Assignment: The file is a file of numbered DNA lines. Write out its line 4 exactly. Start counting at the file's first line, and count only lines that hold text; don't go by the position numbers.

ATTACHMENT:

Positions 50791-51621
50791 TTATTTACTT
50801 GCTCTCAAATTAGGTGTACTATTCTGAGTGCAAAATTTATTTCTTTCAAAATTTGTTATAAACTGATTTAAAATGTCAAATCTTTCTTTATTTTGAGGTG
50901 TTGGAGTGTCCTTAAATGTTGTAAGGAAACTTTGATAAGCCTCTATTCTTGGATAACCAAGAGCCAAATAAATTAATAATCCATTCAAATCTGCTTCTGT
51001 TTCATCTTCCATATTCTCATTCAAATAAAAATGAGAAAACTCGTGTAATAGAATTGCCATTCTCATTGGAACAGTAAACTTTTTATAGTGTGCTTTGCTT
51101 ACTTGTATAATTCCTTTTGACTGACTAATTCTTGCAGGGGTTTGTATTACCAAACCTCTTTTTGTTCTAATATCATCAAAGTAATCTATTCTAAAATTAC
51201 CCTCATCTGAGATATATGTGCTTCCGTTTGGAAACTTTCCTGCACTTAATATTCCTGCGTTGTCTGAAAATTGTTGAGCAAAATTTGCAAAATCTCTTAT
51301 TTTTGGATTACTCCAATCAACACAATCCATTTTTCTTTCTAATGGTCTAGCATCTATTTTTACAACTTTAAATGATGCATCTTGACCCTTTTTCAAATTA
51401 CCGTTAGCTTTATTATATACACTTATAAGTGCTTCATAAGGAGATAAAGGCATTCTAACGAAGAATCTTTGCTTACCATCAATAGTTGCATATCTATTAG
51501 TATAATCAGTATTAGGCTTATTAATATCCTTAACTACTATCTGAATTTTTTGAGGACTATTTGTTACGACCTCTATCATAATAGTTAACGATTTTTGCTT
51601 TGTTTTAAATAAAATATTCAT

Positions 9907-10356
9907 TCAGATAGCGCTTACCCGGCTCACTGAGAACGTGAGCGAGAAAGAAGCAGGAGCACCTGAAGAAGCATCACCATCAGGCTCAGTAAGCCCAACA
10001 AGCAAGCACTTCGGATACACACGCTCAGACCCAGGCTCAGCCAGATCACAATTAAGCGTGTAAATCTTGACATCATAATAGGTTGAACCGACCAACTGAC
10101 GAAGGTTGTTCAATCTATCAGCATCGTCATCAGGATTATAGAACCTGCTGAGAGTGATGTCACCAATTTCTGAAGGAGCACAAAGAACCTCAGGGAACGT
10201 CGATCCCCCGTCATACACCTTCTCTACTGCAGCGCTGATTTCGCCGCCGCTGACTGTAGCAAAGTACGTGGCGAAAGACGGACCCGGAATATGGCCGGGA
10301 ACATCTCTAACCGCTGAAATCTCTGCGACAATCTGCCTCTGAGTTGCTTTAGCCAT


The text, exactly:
50901 TTGGAGTGTCCTTAAATGTTGTAAGGAAACTTTGATAAGCCTCTATTCTTGGATAACCAAGAGCCAAATAAATTAATAATCCATTCAAATCTGCTTCTGT